This week’s Social Media Bytes

Posted on 16/10/2015 · Posted in Blog, Social Media Bytes

LinkedIn’s app is about to look a lot more like Facebook


The LinkedIn app is set to get a whole new makeover – yet the new format still looks strangely familiar.

That’s because the new project, “Project Voyager”, features a feed of updates from your network, a concept very similar to Facebook’s News Feed.

The project will be available on iOS, Android and the mobile web when it launches in the coming weeks.

The company’s head of product Jeff Weiner noted how the new design is a significant departure from the current version of the app, and instead will consist of a simplified design that is divided into 5 sections: Home, Me, Messages, My Network and Search.

The redesign will also emphasise LinkedIn’s growing portfolio of apps, and will allow users to move between the other apps they use including Job Search, Pulse or Connected.

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USA Today’s Facebook-inspired use of emojis gets thumbs down


USA Today confused some of their readers this week, by pairing each story on the front page with a corresponding emoji.

The editor-in-chief David Callaway spoke about the emoji experiment, and how it was done as an attempt to stir debate as Facebook’s introduction of emoji’s could lead to billions of people regularly using them.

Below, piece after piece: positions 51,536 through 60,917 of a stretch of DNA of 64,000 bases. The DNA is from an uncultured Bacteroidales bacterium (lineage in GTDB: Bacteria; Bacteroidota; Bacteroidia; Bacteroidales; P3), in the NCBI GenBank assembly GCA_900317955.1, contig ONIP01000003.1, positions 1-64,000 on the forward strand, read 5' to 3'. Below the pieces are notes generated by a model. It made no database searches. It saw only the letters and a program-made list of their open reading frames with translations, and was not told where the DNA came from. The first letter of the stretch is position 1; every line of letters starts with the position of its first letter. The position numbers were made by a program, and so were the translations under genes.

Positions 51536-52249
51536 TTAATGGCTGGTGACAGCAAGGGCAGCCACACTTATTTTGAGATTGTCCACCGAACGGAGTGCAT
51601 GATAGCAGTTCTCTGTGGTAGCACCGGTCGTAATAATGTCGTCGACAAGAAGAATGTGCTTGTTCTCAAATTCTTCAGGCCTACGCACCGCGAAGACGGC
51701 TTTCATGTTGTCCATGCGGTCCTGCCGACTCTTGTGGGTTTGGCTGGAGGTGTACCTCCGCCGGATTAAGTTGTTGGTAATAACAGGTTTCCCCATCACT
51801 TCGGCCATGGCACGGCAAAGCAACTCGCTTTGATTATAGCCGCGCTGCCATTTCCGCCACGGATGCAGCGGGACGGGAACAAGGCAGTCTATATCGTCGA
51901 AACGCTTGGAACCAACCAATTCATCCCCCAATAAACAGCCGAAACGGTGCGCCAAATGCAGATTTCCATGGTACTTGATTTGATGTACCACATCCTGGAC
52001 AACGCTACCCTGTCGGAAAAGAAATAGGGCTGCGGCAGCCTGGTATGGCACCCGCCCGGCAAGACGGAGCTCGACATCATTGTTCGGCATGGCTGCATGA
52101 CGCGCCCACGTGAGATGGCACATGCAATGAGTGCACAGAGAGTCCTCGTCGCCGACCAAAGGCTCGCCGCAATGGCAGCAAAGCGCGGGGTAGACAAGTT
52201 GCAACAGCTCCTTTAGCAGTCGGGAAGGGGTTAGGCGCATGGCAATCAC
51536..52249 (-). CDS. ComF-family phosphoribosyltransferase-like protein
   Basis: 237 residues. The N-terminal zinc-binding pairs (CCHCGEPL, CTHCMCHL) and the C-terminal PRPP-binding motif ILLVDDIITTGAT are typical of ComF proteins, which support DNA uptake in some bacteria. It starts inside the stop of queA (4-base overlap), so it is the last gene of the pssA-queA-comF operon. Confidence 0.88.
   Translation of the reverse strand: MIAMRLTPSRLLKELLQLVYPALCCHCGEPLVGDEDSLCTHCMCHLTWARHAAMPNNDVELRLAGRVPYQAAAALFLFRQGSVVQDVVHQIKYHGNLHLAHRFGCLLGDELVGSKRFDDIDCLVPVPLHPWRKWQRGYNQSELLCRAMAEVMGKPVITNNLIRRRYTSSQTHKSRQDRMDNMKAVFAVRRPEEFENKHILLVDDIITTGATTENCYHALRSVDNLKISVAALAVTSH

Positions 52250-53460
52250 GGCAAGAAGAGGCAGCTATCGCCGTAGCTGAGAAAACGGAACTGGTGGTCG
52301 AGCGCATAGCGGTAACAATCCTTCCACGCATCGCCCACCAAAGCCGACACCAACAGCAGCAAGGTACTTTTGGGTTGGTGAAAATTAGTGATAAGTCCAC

A piece about a the tragic stabbing of a US citizen was accompanied by a a sad face with a tear coming from one eye, while another piece on Russian bombings in Syria was signified by an angry red face.

The experiment received a mixed reaction from the public, with some pointing out that the light-hearted nature behind emoji’s had no place beside such serious articles.

Callaway noted that “the more digital people are, the more they seemed to like them. They have become an acceptable way of expressing oneself online, in sharing news stories as well as anything else.”

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Playing video games, not using social media, linked to poor exam results


This week it was found that poor exam results are linked to pupils playing video games over social media, a study claims.

The study found that 77% of 14-16 year olds who rarely ever play video games achieved five ‘good’ GCSE grades, in comparison to 41% of students who play games twice a day.

The study was conducted by the National Children’s Bureau in Northern Ireland, who also found that although social media was a much more popular activity among the students, there was no direct link between social media usage and bad exam performance.

In fact, it was also found that children without internet access at home were seen to be at a significant disadvantage, only obtaining 5 good grades 29% of the time in comparison to 68% of those with WiFi at home.

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